Tag Archives: Google Transit

HopStop Explores The Local Potential of Transit Directions


Local consumers are presumably in buying mode when they are researching where to have dinner, attend an event, or go to the movies. How about when they are researching directions to get there?

In fact, mass transit directions in themselves represent a host of opportunities for local services and advertising (along with parking garage info). Companies engaged in collecting, sorting and leveraging mass transit directions include HopStop, Google Transit and Urban Mapping. Most large public transit agencies have also developed an infrastructure for mass transit and walking directions.

HopStop was the first service out of the gate. The five-year-old, 12-person company is now providing transit and walking directions in 16 metros throughout the U.S. and Europe, and plans rapid expansion in Q3 and Q4.

During HopStop’s early days, its directions weren’t always reliable (note: amassing and normalizing mass transit data is no easy task). These days, however, its directions tend to be very good. A team of us here at BIA/Kelsey recently relied on HopStop-powered directions to get around New York & New Jersey, with excellent results.

Besides mass transit and walking directions, HopStop is also providing information about alternative transportation options, such as car sharing and limo/sedan reservation capability (via partnerships with ConnectByHertz and LimoRes). It also estimates cab fares, which is an especially useful feature.

CEO Joe Meyer, a former eBay and Quigo executive who came on-board last April, says the quality of the service and its scalable routing engine are close to where they need to be. He notes that it has been quite an effort to collect data from hundreds of transit authorities — including, for instance, 30 transit agencies in the New York area alone. The service also enhances and improves the data via a user feedback system, with user improvements coming in via Facebook, Twitter, email and SMS/chat.

Roughly half of HopStop’s traffic comes directly to its site. Other users come in via local media affiliates, who either work directly with the site or use its open API. Not surprisingly, the highest traffic day part comes during regular business hours, with half of the transit queries pertaining to points-of-interest such as local events, restaurants, museums, tourist attractions.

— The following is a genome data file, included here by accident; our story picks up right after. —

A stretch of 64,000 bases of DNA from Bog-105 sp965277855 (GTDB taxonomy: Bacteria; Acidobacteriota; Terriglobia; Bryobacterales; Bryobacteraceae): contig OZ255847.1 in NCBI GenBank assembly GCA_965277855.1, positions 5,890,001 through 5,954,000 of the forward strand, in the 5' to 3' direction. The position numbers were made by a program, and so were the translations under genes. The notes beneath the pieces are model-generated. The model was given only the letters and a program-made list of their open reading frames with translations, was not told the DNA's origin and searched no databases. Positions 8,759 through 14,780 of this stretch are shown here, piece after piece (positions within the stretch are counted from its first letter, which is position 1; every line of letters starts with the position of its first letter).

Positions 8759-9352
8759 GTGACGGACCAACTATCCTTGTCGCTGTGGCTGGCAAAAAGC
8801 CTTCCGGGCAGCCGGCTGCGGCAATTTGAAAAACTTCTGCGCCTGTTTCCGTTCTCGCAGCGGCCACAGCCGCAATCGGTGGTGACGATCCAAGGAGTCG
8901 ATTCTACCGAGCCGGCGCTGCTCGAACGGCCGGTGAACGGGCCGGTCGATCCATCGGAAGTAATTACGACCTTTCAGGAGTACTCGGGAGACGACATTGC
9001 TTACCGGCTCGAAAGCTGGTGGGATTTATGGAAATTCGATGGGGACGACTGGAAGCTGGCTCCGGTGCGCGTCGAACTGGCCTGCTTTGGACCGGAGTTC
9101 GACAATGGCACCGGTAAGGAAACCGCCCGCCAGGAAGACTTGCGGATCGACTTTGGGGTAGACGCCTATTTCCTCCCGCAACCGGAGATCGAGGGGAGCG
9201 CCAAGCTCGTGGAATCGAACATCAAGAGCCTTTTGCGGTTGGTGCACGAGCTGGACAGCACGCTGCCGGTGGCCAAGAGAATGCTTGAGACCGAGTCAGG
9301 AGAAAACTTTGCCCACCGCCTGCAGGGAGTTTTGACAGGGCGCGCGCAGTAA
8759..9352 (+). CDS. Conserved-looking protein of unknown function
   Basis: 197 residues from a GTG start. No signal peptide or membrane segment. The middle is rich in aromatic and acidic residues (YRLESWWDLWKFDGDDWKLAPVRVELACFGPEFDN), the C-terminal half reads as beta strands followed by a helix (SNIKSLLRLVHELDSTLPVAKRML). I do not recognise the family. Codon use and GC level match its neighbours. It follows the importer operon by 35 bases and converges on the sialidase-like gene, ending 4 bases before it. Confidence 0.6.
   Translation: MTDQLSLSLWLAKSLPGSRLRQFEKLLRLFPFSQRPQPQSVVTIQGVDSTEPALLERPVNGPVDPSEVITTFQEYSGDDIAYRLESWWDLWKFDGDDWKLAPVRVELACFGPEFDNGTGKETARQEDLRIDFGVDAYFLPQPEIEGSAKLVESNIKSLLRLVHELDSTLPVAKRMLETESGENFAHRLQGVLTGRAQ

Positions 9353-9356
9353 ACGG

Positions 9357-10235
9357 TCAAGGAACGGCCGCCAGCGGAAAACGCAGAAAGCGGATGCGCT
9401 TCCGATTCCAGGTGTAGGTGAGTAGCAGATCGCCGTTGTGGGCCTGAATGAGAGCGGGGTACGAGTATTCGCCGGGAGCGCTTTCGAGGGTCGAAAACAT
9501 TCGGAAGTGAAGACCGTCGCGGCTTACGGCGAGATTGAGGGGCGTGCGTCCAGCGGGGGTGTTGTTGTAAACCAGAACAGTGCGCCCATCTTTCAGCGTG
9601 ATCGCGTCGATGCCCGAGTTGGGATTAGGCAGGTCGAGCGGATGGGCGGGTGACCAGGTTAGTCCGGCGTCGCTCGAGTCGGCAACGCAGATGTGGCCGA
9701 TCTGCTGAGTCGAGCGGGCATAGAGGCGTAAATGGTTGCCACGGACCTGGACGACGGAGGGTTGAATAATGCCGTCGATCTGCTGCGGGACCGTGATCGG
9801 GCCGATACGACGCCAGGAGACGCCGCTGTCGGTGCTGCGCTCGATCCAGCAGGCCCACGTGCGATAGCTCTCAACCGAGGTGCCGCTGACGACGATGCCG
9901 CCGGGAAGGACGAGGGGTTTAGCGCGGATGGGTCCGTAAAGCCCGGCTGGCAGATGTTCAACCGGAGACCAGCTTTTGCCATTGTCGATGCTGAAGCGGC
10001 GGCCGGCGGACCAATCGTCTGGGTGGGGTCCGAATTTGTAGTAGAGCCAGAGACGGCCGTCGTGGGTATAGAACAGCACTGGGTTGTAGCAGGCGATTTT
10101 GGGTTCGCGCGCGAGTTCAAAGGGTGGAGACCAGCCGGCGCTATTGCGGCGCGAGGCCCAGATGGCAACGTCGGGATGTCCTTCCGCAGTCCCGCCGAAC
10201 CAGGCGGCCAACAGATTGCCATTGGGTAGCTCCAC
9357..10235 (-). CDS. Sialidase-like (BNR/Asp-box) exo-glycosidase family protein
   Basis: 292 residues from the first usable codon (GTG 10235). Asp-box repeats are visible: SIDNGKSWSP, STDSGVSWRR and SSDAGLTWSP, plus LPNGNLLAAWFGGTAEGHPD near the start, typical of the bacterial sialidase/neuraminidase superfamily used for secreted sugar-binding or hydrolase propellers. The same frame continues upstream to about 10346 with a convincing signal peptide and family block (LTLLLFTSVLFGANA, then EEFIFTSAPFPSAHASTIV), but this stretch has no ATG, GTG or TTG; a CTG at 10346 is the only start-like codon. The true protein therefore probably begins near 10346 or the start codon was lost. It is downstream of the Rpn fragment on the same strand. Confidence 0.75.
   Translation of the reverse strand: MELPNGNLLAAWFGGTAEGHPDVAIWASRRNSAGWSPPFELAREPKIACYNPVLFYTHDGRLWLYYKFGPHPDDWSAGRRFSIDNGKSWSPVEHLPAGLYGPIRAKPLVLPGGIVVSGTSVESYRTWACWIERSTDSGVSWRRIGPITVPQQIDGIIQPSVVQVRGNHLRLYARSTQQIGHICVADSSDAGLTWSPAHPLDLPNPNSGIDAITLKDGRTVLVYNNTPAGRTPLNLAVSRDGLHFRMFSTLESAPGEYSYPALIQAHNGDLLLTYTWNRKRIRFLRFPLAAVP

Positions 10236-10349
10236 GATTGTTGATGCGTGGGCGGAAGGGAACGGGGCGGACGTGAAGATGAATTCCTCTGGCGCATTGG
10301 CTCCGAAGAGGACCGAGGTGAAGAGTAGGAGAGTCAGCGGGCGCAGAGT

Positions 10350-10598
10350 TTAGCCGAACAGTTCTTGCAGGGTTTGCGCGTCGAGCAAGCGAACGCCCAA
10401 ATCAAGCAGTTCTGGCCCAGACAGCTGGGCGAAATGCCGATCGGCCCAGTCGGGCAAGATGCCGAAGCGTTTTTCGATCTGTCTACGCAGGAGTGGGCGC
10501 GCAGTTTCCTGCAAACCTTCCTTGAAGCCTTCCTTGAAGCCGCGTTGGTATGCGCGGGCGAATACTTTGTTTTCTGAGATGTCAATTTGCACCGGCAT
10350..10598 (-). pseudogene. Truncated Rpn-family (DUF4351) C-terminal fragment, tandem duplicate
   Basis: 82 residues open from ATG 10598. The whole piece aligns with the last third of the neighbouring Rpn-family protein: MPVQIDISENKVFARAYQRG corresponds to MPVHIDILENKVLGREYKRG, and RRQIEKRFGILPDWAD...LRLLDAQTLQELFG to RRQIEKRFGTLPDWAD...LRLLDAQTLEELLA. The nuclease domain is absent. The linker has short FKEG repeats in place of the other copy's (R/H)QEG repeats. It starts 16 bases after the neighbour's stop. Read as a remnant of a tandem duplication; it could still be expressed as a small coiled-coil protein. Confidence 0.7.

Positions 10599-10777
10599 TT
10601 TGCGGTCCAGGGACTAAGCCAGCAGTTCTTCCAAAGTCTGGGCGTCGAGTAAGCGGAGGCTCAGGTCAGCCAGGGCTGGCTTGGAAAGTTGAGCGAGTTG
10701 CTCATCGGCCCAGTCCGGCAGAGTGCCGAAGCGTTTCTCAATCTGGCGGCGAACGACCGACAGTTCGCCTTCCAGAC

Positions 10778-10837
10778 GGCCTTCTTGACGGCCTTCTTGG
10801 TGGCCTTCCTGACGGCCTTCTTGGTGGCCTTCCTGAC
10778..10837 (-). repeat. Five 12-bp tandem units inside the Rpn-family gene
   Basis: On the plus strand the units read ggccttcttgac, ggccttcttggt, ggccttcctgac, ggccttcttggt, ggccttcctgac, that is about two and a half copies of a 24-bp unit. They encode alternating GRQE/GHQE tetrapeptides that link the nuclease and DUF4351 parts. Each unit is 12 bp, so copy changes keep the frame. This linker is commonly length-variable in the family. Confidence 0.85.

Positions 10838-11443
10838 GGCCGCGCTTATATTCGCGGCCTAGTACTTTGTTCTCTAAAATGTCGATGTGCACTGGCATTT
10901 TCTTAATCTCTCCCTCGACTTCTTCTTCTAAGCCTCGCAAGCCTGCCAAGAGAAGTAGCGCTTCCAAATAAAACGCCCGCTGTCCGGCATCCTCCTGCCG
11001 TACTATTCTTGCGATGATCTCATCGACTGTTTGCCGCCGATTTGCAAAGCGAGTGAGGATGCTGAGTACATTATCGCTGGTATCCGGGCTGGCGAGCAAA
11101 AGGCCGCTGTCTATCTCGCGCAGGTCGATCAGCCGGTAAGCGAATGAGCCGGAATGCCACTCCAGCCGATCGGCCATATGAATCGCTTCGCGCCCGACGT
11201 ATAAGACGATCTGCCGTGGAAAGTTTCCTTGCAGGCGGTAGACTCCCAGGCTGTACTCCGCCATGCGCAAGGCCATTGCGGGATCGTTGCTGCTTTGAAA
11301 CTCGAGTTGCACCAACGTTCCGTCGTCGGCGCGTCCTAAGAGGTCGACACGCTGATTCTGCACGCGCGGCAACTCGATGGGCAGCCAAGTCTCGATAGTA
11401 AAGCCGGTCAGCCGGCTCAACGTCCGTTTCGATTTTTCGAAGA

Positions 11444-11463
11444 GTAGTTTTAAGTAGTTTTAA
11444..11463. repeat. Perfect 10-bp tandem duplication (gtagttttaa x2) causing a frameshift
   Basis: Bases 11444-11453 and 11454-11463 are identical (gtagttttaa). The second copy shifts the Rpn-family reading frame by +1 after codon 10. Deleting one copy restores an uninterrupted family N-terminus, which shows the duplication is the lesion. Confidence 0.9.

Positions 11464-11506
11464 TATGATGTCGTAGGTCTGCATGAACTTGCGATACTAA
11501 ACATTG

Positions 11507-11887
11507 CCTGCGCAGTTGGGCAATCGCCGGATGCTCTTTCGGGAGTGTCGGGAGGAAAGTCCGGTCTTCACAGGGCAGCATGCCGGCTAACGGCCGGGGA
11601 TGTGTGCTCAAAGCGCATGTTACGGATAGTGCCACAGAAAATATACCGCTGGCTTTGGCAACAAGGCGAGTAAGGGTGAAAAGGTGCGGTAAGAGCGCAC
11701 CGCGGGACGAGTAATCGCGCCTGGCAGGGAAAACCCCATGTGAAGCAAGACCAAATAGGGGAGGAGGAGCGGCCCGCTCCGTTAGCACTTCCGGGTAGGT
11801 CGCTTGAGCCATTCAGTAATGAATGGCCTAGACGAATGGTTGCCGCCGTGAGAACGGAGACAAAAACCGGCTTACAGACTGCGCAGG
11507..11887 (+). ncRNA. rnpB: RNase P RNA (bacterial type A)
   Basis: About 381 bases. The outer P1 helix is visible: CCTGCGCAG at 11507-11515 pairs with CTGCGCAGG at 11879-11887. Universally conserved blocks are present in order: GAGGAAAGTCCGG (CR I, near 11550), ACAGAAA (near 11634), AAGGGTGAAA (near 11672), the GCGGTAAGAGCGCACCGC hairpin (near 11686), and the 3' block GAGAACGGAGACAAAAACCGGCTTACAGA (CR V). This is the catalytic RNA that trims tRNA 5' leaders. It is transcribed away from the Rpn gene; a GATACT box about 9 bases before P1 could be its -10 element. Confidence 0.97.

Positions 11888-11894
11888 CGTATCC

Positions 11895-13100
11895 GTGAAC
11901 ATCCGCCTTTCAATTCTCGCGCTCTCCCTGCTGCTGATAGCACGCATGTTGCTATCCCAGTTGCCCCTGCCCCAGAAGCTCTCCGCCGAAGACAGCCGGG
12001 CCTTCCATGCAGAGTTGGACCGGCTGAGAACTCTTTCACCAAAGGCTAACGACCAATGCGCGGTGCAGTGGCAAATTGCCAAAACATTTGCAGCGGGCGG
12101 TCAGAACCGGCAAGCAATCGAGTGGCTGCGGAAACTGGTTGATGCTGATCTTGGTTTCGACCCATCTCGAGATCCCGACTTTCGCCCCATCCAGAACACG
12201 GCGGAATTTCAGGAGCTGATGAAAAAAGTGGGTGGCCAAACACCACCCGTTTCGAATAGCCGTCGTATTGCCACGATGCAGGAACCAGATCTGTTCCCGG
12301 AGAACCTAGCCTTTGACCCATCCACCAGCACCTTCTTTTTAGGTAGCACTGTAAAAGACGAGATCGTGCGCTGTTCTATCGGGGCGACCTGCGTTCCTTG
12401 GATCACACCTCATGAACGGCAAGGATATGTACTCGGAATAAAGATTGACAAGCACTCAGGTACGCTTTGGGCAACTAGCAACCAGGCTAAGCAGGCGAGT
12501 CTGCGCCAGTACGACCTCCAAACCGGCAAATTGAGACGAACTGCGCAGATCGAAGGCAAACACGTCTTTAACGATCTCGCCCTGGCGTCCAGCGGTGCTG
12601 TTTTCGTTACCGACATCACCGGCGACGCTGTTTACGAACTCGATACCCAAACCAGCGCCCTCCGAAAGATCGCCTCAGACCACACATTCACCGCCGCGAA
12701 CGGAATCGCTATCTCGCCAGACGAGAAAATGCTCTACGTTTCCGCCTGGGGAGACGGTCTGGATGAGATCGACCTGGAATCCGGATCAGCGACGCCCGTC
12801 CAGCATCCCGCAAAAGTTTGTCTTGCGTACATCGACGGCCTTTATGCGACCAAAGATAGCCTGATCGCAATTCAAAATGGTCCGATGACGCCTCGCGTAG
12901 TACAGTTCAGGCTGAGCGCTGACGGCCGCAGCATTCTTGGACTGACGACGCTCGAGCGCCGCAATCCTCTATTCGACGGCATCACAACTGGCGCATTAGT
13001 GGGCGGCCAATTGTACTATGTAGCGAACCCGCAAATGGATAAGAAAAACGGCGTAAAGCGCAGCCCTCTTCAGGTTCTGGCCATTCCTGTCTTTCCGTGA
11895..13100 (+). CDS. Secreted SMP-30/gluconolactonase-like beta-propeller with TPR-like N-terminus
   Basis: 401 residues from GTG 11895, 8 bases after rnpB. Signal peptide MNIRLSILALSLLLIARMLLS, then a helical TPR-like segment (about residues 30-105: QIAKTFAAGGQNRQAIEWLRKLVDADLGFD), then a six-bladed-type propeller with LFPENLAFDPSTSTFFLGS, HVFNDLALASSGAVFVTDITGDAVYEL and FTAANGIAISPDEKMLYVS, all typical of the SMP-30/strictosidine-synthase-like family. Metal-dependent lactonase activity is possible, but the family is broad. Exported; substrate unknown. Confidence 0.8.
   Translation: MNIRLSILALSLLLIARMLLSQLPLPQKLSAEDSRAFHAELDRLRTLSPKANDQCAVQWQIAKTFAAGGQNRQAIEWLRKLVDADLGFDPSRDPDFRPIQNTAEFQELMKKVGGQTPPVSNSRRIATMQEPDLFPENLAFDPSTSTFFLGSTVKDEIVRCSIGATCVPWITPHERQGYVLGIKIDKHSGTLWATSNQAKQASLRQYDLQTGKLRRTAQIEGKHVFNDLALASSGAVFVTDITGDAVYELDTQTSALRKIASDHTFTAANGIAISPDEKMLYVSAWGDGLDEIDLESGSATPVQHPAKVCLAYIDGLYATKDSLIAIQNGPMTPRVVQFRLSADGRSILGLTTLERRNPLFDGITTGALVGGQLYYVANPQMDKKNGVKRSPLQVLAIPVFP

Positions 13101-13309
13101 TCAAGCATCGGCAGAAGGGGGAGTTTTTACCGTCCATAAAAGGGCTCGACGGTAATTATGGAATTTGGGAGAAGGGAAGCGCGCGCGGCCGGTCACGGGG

Other searches pertain to business-centric locations such as office buildings and conference centers. Meyer says they are all highly suited for contextual and geo-targeted advertising.

What’s really been evolving rapidly is HopStop’s utility as a mobile service. Over the past two years, HopStop has launched an iPhone app, a WAP site, and advanced test messaging capabilities (Desk-to-to-SMS, and SMS-to-SMS). The company has recently recruited Scott Margolis, the former Director of Mobile for FoxNews.com and FoxBusiness.com, to head-up it’s mobile initiatives.

While desktop directions still account for the majority of usage, smart phone usage is growing at a much faster rate. HopStop now has plans to develop mobile apps for Android, Nokia/Symbian and Blackberry.

In terms of ad revenues, the site provides free listings to local merchants, using a home-grown database as well as one populated by CitySearch. Most of HopStop’s revenue, however, comes from national advertisers, including Starbucks, Dunkin’ Donuts, CitiBank, CapitalOne, Duane Reade, CVS, Monster, CareerBuilder, Delta, JetBlue and The New York Times.

These advertisers typically utilize a mixture of display and text ads, which HopStop’s geo ad-server targets down to a street address level. “It is all about hyperlocal” for such advertisers, says Meyer.

Although HopStop asserts rapid growth, Meyer is upfront about the challenge posed by Google Transit (which is tightly integrated into Google Maps). In his mind, Google Transit is an overly rigid solution. For instance, it only accepts data from transit agencies that conform to its specifications. Conversely, HopStop takes more of an open approach, he says. It accepts scheduling and routing data in every format, giving users many more routing options, as well as more accurate directions.